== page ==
Eiffel’s journey certainly teaches how everything that happens truly happens for a reason. Had it not been for those phases of failures in his life, we wouldn’t today witness the Eiffel Tower or the Statue of Liberty

3. If you start now, you will start seeing results one day earlier than if you wait until tomorrow. It is never too early to start. Start NOW!

Jean Paul Getty
Jean Paul Getty, an American industrialist, who was named as the world's richest private citizen, worth an estimated $1.2 billion, by the Guinness Book of Records in 1966, made his first million by June 1916, when he was just 24.

He graduated with a diploma in Economics and Political Science from the University of Oxford in 1913, having matriculated as a non-collegiate student the previous year. He spent his summers between studies and working on his father's oil fields in Oklahoma. Soon, he started his own oil company in Tulsa by the time he was still 22 years old. Taylor No. 1 Oil Well Site, Oklahoma, was crucial to his early financial success. This oil well was the first to be drilled by him. By the time he was 30, Getty owned the controlling interest in nearly 200 businesses, including Getty Oil.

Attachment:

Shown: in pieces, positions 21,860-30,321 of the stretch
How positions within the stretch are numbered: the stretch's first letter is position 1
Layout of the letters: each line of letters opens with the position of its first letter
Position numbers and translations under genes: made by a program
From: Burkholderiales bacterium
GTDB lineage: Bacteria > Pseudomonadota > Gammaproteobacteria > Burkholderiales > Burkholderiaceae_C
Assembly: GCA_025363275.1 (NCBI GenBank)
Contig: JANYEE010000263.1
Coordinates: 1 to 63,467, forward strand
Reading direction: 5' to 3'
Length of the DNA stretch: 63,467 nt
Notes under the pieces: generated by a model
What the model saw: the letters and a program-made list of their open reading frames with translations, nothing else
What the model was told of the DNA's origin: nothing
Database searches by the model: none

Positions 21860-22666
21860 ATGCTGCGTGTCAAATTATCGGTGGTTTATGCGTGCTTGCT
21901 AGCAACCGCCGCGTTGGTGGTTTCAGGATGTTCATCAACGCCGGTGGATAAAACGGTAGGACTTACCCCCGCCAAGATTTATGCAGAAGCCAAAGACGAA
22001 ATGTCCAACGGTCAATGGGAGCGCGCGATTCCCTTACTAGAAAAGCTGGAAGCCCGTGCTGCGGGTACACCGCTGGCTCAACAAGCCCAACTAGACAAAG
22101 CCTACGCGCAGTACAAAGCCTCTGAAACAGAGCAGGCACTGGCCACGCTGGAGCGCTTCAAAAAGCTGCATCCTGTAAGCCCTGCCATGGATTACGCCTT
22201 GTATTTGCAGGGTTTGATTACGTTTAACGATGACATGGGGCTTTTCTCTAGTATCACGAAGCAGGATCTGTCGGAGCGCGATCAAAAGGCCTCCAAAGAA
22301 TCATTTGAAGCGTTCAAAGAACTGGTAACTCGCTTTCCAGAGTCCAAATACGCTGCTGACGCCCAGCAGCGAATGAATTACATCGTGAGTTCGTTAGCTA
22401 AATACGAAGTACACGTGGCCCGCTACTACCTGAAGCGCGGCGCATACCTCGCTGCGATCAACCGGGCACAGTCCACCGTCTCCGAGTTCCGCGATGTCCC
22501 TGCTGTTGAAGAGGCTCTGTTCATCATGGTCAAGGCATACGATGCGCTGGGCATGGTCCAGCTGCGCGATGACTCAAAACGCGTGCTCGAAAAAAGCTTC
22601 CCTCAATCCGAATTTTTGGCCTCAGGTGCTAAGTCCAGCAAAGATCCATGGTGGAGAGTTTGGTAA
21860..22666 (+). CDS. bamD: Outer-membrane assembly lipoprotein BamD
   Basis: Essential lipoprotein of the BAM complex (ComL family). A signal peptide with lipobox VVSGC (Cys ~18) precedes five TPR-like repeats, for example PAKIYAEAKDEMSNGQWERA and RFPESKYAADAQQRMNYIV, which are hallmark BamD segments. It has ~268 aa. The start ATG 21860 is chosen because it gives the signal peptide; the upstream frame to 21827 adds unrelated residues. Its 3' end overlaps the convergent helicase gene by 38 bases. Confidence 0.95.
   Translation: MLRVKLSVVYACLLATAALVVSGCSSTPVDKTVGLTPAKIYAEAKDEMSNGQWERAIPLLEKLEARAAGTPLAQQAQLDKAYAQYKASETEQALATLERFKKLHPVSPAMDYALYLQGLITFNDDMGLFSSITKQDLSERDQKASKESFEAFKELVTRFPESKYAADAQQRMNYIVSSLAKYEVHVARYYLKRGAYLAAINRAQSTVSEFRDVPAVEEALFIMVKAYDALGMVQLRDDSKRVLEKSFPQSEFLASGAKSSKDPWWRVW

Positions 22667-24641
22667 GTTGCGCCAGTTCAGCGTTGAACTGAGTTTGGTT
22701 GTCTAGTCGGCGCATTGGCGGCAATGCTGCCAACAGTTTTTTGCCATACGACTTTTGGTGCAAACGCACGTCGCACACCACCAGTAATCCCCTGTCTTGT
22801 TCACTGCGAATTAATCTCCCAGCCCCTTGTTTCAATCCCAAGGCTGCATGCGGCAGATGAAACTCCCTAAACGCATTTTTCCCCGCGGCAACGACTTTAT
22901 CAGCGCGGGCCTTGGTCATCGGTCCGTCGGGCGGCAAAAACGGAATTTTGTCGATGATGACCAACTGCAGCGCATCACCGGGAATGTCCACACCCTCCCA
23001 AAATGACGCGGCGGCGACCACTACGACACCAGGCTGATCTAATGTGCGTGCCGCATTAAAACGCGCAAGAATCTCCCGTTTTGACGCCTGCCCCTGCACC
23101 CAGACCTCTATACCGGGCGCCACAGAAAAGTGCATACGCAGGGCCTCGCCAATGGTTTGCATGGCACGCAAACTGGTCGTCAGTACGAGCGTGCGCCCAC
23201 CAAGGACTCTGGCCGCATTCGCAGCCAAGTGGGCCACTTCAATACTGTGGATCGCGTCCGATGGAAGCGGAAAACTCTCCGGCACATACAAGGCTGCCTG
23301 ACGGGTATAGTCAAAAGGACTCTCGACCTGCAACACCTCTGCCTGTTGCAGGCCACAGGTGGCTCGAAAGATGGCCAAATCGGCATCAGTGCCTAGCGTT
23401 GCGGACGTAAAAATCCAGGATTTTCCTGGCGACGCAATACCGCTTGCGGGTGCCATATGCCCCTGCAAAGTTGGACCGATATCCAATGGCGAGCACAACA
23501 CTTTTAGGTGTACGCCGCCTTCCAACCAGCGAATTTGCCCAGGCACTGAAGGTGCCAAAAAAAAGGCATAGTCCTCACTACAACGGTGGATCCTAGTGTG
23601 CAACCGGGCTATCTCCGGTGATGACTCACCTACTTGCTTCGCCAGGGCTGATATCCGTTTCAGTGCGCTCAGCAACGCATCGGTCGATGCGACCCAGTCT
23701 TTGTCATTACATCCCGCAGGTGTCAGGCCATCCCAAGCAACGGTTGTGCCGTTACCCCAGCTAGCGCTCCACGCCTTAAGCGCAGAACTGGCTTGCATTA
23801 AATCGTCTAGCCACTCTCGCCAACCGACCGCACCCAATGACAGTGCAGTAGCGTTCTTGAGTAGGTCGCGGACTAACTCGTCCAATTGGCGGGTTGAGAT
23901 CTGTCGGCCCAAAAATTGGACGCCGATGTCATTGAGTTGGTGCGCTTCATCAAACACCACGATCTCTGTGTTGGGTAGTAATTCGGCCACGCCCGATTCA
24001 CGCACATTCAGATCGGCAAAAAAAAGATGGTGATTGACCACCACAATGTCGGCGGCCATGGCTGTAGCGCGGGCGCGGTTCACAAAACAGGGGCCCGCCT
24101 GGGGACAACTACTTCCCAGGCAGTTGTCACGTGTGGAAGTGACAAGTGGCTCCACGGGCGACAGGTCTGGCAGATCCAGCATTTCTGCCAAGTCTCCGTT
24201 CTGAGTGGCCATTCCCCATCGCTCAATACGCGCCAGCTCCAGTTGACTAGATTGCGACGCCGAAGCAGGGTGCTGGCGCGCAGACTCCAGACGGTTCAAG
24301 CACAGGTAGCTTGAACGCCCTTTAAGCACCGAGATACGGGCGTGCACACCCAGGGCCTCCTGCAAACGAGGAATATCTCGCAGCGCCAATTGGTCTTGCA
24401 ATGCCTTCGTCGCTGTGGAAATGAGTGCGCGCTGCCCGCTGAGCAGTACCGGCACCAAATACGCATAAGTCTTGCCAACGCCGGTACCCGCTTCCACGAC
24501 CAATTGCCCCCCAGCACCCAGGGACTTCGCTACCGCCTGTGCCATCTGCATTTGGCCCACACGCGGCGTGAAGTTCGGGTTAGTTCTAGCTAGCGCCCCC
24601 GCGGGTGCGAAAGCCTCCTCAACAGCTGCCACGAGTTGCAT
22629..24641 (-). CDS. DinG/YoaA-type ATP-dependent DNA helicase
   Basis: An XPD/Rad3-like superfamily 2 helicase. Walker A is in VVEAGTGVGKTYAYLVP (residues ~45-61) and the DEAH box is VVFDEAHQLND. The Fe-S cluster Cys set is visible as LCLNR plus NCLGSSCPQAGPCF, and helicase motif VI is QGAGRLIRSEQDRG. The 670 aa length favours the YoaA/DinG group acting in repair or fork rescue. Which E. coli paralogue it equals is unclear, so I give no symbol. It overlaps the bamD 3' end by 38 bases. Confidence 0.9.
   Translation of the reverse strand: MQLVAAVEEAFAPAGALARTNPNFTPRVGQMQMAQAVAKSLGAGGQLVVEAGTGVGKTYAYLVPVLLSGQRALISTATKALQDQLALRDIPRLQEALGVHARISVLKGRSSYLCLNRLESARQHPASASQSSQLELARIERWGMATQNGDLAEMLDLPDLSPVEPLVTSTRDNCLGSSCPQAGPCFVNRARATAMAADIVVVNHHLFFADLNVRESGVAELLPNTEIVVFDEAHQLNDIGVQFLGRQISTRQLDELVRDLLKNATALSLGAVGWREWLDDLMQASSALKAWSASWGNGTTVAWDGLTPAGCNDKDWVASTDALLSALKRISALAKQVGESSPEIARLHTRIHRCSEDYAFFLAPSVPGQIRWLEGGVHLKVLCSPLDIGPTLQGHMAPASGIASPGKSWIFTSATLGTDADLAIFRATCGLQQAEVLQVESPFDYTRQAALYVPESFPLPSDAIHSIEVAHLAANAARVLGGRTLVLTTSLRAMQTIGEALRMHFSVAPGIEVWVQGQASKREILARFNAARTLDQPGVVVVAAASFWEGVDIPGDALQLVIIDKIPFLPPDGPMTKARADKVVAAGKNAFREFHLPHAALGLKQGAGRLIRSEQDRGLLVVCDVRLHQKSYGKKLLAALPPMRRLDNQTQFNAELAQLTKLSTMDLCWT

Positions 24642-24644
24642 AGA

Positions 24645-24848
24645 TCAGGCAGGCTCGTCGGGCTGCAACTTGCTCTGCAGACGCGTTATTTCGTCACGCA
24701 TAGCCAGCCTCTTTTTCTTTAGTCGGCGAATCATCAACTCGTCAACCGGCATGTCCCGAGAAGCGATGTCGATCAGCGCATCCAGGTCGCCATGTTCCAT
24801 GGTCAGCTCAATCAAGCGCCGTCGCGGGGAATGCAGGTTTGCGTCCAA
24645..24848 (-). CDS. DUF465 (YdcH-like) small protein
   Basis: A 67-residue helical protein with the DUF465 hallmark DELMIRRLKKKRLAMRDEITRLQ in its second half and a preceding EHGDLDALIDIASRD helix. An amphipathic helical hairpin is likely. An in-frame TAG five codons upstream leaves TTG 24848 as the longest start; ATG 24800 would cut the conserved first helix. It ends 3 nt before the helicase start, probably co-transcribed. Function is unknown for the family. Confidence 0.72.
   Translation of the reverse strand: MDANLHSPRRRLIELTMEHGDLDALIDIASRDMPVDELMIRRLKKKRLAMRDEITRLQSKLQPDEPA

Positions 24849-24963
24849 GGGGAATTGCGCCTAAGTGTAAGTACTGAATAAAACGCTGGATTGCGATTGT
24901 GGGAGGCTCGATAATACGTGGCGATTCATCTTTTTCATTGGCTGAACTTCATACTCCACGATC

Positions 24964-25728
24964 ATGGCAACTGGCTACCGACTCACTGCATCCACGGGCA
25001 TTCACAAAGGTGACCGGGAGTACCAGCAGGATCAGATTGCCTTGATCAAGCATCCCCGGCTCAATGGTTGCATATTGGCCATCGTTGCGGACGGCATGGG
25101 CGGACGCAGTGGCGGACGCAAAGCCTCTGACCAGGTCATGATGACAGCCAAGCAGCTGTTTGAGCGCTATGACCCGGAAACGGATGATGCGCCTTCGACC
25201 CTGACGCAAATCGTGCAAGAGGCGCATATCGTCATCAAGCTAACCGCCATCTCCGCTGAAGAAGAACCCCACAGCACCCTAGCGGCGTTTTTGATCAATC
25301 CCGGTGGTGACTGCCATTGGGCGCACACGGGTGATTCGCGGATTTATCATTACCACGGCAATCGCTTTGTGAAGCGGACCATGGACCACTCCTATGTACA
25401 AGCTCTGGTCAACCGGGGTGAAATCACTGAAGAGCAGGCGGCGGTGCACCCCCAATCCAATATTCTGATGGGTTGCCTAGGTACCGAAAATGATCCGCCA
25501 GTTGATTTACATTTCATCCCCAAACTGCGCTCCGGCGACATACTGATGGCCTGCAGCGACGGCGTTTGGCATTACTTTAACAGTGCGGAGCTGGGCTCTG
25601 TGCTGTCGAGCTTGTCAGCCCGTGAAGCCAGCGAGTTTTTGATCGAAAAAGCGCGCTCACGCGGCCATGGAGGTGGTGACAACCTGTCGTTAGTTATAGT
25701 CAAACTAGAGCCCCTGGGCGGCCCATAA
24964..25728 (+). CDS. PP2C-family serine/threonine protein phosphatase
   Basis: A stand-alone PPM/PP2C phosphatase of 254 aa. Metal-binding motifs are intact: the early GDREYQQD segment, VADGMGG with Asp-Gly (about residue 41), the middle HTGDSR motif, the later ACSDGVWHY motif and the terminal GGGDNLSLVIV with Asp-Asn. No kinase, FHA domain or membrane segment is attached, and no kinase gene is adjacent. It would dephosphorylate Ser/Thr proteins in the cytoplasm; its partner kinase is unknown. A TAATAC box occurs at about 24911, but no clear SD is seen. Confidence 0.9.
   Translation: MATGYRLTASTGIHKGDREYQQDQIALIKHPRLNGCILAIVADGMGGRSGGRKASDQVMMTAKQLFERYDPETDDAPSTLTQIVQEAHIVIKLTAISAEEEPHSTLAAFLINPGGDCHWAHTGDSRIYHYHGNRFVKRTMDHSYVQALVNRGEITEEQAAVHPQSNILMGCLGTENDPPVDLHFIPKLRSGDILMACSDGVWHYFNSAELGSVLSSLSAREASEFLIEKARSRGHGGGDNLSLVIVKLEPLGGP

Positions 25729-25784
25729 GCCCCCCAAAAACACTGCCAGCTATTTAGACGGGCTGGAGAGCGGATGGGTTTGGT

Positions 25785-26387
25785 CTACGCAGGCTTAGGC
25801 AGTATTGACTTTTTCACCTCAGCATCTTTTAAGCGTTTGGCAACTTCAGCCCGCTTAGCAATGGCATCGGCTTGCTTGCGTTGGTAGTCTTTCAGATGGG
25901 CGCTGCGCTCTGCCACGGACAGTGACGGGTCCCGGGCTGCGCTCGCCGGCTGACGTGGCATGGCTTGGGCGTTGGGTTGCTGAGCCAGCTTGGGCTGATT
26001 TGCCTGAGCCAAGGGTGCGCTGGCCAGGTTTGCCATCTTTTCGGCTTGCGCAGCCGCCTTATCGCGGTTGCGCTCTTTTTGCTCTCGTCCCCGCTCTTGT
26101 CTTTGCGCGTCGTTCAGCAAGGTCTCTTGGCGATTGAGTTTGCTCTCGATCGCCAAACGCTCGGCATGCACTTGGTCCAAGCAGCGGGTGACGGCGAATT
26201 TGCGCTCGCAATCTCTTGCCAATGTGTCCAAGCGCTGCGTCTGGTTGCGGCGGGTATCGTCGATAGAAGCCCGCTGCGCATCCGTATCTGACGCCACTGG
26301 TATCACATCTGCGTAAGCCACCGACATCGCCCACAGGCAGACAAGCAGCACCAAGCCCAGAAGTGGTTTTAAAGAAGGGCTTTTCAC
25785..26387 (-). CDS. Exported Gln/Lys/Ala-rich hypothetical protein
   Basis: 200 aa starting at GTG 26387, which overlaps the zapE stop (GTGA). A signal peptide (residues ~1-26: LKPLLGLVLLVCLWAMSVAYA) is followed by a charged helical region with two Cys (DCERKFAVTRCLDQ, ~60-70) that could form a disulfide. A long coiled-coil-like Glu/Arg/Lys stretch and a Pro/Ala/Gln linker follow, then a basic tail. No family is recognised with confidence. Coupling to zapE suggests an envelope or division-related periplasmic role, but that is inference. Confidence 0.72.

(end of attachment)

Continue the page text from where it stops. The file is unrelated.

His life perfectly illustrates how age can never be eligibility to success.

4. Life’s challenges are not supposed to paralyze you, but to help you discover who you are. They are not stop signs; they are guidelines.

Niels Ryberg Finsen
Founder of modern phototherapy and the noble prize winner for Physiology for the application of light in the treatment of skin diseases, Niels Ryberg Finsen, began his investigation on the effects of light, at the time he suffered from Niemann–Pick disease.

Finsen found that if smallpox patients are exposed to the red light that is formed by excluding the violet end of the spectrum, then the subsequent pockmarks of small pox do not happen. He was aware that the sunlight destroys bacteria and so he came up with a successful UV treatment for skin tuberculosis. While he suffered from Niemann–Pick disease, he began to sunbathe and investigate the effects of light on living thing. The light that slowly helped improve his health, was what resulted in him founding phototherapy, in which certain wavelengths of light can have beneficial medical effects.

The 21st century has developed newer forms of treatment like drug therapy and radiation, but the discovery of phototherapy remains a foundation stone for radiation therapy in bacteriological research. In spite of his poor health, he was a mentally agile man who did not let his sufferings become a hindrance to his scientific research.